Anyways, after the lecture, we hung around and attempted to ‘socialize’ with other STRI people…. No such luck. We ended up talking to Sara and Marta the whole time. We went out for ice cream in this nice little historic area with a bunch of the bat lab people, and some other friends of Ximena and Rachel. It was a lot of fun; the ice cream was delicious, and we walked around this really pretty area looking at city and the Panama Bay (part of the Pacific Ocean). There was a monument to the French attempt at building the Panama Canal as well. It was a beautiful area at night, but I think it would have been more fun during the day, so I could take better pictures.

That night I stayed at the school while Lynne went out to record alone. I fed and recorded the remaining 3 frogs (Draino and Rocky escaped; we found Rocky quickly, but no sign of Draino). I chatted on Skype for a while, so I wasn’t really paying attention to the toads. We got our work done and were home in bed by 1:30.

The next day (yesterday), I was feeling guilty about not watching the toads, so I woke up early and went down to the bat lab to watch the videos. 2 out of the three toads ate on the tapes! I was soooo excited! This means my novel item experiments will work out.  While making notes on the tapes and doing some other computer stuff, Rachel came in and asked for some help; one of the lab rooms had flooded. I quickly grabbed a broom and Rachel, Marta and I swept water out the door for half an hour. Turns out that the water heater busted…. Unfortunately, it’s the water heater for our apartment. No hot water for us for a while! Luckily, this is about the only place where it’s OK not to have hot water.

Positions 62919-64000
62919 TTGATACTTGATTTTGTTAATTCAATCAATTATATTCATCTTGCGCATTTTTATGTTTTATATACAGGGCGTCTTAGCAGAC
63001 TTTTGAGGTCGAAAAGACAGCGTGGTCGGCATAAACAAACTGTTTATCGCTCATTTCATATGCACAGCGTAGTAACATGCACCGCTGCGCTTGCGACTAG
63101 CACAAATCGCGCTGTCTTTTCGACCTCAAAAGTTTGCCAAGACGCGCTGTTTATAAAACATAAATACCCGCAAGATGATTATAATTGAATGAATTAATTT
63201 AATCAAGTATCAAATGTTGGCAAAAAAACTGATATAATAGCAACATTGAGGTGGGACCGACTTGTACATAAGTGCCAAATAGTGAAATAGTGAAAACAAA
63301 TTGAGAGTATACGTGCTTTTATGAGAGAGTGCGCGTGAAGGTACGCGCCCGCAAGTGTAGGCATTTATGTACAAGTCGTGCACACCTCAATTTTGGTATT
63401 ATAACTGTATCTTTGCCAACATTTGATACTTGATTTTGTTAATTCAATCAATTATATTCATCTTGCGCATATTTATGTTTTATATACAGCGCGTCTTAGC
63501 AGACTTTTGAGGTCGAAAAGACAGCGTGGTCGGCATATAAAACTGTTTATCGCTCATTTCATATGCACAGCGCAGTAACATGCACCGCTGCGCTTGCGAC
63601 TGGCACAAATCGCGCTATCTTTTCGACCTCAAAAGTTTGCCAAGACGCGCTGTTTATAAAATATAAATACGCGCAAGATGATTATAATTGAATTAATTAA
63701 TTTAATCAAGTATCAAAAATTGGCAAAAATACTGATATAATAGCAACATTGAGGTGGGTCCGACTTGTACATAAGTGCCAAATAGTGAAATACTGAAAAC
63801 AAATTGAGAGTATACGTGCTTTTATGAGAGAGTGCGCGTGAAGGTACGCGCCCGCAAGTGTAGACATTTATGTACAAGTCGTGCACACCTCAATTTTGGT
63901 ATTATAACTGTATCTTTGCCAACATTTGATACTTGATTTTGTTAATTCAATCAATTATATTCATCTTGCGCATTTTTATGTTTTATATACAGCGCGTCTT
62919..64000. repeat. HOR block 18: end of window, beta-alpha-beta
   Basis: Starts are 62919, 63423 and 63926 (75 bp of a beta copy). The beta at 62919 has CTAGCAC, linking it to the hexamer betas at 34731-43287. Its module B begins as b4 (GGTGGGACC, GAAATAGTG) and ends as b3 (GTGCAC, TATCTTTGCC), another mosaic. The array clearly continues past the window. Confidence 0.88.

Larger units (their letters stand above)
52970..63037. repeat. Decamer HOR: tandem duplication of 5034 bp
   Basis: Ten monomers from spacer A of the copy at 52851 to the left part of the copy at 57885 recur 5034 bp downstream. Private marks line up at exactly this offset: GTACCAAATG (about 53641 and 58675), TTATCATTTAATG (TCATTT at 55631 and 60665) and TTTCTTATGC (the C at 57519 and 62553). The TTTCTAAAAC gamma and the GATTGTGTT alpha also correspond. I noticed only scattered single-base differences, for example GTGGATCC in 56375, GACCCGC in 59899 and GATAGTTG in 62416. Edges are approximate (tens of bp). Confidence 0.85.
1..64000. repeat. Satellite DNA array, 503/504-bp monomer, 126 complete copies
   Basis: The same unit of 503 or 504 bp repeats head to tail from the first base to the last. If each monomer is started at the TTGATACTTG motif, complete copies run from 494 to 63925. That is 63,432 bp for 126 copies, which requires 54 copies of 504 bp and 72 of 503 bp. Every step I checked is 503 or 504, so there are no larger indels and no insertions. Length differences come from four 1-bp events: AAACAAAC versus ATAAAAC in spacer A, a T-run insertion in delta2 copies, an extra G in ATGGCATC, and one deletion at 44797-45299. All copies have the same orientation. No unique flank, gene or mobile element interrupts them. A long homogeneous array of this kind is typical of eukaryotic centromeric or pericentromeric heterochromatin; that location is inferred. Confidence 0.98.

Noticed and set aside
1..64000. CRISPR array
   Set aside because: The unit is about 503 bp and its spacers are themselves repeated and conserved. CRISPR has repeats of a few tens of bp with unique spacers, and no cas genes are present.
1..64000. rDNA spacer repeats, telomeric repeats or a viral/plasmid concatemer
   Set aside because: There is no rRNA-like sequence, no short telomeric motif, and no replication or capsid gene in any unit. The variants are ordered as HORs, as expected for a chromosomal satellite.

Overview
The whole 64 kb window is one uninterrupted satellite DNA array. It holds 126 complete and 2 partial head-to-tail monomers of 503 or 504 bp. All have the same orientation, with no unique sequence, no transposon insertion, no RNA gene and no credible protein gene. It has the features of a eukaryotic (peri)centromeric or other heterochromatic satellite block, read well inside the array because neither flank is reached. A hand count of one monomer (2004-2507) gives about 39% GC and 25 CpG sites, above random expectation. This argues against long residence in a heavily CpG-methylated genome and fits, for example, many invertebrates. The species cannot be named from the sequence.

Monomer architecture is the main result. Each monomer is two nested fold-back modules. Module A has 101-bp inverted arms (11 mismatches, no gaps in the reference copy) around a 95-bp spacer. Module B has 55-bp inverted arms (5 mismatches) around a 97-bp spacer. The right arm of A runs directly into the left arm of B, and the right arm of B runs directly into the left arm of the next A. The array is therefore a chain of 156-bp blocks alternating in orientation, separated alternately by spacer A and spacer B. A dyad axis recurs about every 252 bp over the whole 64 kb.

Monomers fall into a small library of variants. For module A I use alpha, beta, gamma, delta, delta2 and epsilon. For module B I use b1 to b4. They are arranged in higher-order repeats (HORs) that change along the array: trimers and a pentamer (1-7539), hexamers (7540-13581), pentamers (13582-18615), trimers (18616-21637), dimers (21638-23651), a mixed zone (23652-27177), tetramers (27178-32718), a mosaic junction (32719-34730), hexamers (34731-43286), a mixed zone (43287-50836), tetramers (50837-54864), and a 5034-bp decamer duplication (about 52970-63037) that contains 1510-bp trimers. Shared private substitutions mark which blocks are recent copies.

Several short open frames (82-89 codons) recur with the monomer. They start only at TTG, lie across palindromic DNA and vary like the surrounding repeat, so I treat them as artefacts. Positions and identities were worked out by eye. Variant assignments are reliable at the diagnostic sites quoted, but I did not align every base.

While we were sweeping, Ximena showed up, and we were chatting for a bit. I ran upstairs to get Lynne for something, and we all talked for a while about the projects. Then I ran upstairs, changed out of my pajamas (which I still had on since I didn’t think I was going to be doing so much so quickly!), and ran back downstairs in time to check my email and wait for Marta to take me into town to buy toad pen supplies.

The trip to town was long! It was Marta, Sara, Vincent (new guy from Montreal, speaks excellent Spanish!), and myself. We went to Tupper to get Vincent all signed in and official, and so I could pick up our license paperwork and the toad permit. The paperwork wasn’t ready, but the toad permit was! Which made me very happy; now my project was really official!

We headed to Albrook mall, where I bolted to the Apple store to buy a new power cord for my computer. Mine melted into two pieces the night before…. Sigh. $100 later, I have a new cord, and can use my laptop again. Vincent was starving, so we went to Crepes & Waffles again, and ate delicious crepes and drank jugo de guanabana, which Lynne and I are obsessed with. We went to Novey and to Do It center to get PVC for my toad pen, and to the fabric store to get mesh fabric. Now I have all my pieces, I am going to start building my pen today. 

Last night I caught new toad #5 (Wart), and we went out to the field to do some recordings and catch some couples. It was raining, so we didn’t get a huge load, but we got 3 recordings and two couples, which wasn’t too bad. We took them to the lab, worked them up, released them and made it home before 12:30. A successful night, for sure!

Tuesday, July 13, 2010

Day 5…. Crusing down the highway in my 45

I said the other day was long, but today was really, REALLY long. I woke up around 9:00 and didn’t go to bed until about 3:30 this morning. My own fault, though the yard work guys with their giant saws at 9:30 thing morning really didn’t help the situation.

This morning Ximena came over to teach Lynne how to drive manual. We also needed to run down to the school and get the mini USB cable so we could transfer the files off the video camera, so that was very convenient. Lynne did a great job driving; she only stalled the car when she tried to stop it (which is funny, because I only stall the car when I try to start it!). She did so well that she drove us around for most of the day (the whole 3 places that we had to go), and she drove around for fieldwork at night.